Review: I first was introduced to the John Carter series written by Edgar Rice Burrows in high school. The Ballentine paperbacks cost about 75 cents and had lavish covers by the great Frank Frazetta. His images of the inhabitants of Barsoom have obviously influenced the art direction of the film.

The screenplay based on the novel a Princess of Mars was written by Mark Andrews, Michael Chabon and the film’s director Pixar’s Andrew Stanton. The movie begins with John Carter’s cousin Edgar Rice Burrows arriving at Carter’s estate after Carter has passed away. Carter bequests his entire estate to Burrows whom he told bedtime stories of his Barsoom adventures because 1) Burrows believed them to be true and 2) Burrows was his favorite cousin. Burrows is given Carter’s journal where the entire story is done in flashback as Burrows starts to read.

The movie is solid entertainment, great CGI, involving plot lines that keep you interested and a beautiful strong female role model in Princess Dejah Thoris. The story is about relationships and allies Carter develops with the Tarks and the Princess as he discovers himself and his sense of purpose after his Jarsoom aka Earth family died in the Civil War. There are some interesting moments as Carter discovers he can jump over mountains because of the weight differences between Mars and Earth and his increased strength as he can hurdle rocks long distances and kill with one punch.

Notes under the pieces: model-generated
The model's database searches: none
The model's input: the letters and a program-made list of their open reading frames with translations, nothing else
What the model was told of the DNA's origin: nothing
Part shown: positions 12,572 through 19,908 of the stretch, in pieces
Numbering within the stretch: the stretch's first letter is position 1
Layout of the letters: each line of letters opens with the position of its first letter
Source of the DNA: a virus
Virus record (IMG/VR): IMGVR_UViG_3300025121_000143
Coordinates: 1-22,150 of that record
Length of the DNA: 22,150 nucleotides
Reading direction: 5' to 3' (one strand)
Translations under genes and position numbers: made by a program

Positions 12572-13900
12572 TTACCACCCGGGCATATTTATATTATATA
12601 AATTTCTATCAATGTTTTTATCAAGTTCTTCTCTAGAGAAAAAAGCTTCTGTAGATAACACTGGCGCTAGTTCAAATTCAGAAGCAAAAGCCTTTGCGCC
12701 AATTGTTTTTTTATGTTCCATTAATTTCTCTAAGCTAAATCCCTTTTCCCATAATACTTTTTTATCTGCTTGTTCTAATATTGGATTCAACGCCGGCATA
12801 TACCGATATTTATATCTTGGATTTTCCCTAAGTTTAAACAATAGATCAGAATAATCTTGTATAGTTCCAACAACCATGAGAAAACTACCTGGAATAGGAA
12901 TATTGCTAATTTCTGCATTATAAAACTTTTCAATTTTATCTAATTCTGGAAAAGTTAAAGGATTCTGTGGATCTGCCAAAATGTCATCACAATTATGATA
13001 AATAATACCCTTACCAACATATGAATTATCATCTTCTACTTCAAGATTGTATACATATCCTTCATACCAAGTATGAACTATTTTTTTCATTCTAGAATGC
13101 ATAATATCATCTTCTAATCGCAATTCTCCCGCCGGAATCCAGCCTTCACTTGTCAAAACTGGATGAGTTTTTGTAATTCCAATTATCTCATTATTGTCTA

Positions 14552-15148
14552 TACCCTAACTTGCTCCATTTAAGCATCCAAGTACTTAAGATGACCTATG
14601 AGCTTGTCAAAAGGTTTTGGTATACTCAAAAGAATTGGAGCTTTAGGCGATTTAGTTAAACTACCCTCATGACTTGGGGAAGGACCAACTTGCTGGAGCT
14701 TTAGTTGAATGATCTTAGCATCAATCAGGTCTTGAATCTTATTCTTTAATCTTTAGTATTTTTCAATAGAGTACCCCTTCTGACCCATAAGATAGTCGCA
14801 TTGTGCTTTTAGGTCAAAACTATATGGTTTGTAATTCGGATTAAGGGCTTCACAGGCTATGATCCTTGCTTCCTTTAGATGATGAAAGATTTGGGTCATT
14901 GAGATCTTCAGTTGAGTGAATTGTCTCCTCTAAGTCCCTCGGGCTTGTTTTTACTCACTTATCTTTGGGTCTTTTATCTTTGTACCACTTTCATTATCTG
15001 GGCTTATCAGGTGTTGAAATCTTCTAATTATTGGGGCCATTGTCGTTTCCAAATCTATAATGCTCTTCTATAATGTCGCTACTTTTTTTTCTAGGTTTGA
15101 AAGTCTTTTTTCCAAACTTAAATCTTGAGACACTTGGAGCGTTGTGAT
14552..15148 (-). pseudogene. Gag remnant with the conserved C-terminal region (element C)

Princess Thoris about to lose her home city of Helium is forced by her father to marry evil warlord named Sab Than in order to save her race from certain doom. Sab is being controlled by a race of beings that are not unlike say the Q in the Star Trek series. There job it seems is to manage the death of planets and their inhabitants to keep order amongst the chaos of war. The Republican metaphor for war at all costs and corporate take over and planetary Eco destruction was not lost on me after all Stanton did direct Pixar’s Wall-E.